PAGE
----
Furthermore, I think that, if we remove the word “flow” from the discussion, and explain what we think about growth and achievement in flow-free terms, we are in nearly complete agreement about the nature of growth and achievement in general.

I’ll let Cal speak for himself, but I think we are both in agreement on the following:

  1. Spontaneous joy and being “lost” in our experience is not the primary goal. Growth and creative achievement are our primary goals.
  2. Growth requires accepting difficult challenges.
  3. At first the challenges produce anxiety.
  4. As we develop the skills we need to meet the challenges, we reduce our anxiety, and the process becomes easier.
  5. Once we get so good at something that it becomes easy, we should seek out new challenges, or choose a new weaknesses to correct (if we care about growth).
  6. Anxiety that’s not inherent to the challenge, such as anxiety that comes from being disorganized, overwhelmed, unfocused, and from lacking a clear sense of purpose is unnecessary. We should fix those things if we can (and we can).

The Relationship Between Flow and Growth

So I’ve analyzed the difference between Cal’s advice and mine as a case of equivocation. Cal’s notion of flow is something like “easy joyous rapture”, and mine is something like “lack of unnecessary friction”.

And I’ve suggested that, if we eliminate the term ‘flow’ from the discussion, and use other terms in its place, we mostly agree about the nature of growth and achievement.

But let’s say we both get back closer to the core idea in Mihaly Csikszentmihalyi’s thought, and see if there’s another way to understand the putative disagreement.

This diagram is Jesse Schell’s elaboration on Mihaly Csikszentmihalyi’s flow diagram.

For Csikszentmihalyi, flow is a magical zone between anxiety and boredom.

The vertical axis represents the size of the challenges we are facing.

The horizontal axis represents the power of our skills in relation to those challenges.

When our challenges exceed our skills (in the upper left part of the diagram), we feel anxiety.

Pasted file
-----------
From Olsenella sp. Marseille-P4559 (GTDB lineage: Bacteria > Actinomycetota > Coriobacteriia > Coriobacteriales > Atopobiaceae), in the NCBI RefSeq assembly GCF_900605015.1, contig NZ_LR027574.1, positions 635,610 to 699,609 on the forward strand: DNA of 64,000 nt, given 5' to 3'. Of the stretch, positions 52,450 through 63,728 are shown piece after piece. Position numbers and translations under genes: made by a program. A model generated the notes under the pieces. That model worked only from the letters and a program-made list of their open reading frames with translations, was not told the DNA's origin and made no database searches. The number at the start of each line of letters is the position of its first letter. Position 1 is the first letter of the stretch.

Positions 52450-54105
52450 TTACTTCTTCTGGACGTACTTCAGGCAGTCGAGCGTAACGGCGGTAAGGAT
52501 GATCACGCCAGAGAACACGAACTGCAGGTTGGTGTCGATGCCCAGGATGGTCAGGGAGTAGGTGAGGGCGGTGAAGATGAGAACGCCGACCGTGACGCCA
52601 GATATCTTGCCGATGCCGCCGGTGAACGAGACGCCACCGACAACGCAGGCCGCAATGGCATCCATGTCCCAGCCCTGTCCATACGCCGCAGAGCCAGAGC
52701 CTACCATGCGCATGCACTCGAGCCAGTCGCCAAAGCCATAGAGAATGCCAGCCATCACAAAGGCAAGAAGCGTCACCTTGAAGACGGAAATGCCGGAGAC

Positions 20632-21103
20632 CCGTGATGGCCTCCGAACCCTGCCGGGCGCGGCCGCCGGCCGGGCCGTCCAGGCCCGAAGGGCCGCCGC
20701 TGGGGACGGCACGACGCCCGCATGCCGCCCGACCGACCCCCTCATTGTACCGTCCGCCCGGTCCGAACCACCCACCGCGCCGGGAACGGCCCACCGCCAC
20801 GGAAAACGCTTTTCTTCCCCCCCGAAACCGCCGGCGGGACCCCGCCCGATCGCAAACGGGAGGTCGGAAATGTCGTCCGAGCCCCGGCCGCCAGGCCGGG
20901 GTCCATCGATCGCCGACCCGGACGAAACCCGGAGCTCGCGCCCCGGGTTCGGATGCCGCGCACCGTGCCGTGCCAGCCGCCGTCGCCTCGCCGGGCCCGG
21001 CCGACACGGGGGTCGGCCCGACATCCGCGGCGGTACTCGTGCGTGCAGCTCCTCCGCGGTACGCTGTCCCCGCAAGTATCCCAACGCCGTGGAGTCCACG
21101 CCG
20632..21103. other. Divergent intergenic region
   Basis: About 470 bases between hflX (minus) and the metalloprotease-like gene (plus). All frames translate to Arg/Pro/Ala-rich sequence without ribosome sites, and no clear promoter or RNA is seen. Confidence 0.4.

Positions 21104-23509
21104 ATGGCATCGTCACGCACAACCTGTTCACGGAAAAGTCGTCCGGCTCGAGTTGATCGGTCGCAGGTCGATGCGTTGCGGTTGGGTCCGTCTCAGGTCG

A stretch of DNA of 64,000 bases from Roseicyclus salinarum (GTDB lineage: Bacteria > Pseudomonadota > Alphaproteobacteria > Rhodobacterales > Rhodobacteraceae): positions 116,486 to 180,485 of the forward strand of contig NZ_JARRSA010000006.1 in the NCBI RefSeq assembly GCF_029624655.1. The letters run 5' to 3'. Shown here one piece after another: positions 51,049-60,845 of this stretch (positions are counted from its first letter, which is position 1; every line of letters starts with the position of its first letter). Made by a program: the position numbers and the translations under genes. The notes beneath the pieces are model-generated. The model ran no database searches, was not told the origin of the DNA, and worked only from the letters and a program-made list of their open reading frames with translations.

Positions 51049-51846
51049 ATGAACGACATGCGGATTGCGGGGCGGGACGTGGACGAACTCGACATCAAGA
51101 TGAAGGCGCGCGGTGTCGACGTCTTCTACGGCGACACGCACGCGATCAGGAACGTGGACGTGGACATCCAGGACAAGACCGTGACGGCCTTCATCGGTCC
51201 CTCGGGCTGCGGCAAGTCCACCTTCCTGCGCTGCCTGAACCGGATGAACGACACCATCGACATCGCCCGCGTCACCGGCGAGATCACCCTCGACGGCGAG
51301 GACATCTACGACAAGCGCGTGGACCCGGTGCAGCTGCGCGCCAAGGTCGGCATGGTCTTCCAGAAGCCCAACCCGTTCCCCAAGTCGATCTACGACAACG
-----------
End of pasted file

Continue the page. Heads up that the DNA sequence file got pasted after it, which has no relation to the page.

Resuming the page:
When our skills exceed our challenge (in the lower right part of the diagram), we feel boredom.

When our skills and challenges are closely matched (the diagonal zone from lower left to upper right), we are in a sweet spot where we feel neither too much anxiety nor too much boredom.

Csikszentmihalyi calls this diagonal channel the “flow channel”.

Flow is what we feel when we take on challenges that are well matched to our skills. This doesn’t necessarily mean they are “easy” relative to our skills. In fact, Csikszentmihalyi says that to feel fully engaged, we must stretch ourselves a bit beyond our current comfort level – but not so much that we feel helpless or completely disoriented.

Jesse Schell’s diagram appears in his excellent book “The Art Of Game Design”. Schell’s contribution to the above diagram is to draw the directed graph over the top of Csikszentmihalyi’s flow channel.

[ASIDE: I would recommend that book to every creative type, even if they don’t design games, because, while it’s specifically addressed to game developers, it’s really a book about designing user experience, or audience experience – whenever, wherever, and however we need to do that.]

Shell’s directed graph allows us to talk about the relationship between flow and growth.

A4 is a better place to be than A1. At A4 we are working on bigger challenges than at A1, and we have more skills to meet those challenges.

And notice that there are two ways to get from A1 to A4.

First, you can move from A1 to A2, and then to A4. On this path, you develop new skills without much challenge. And once you start to feel competent with those new skills, and you start to get bored with the way you are using those skills, you can take on a challenge that will use those skills and get your mind back in the game.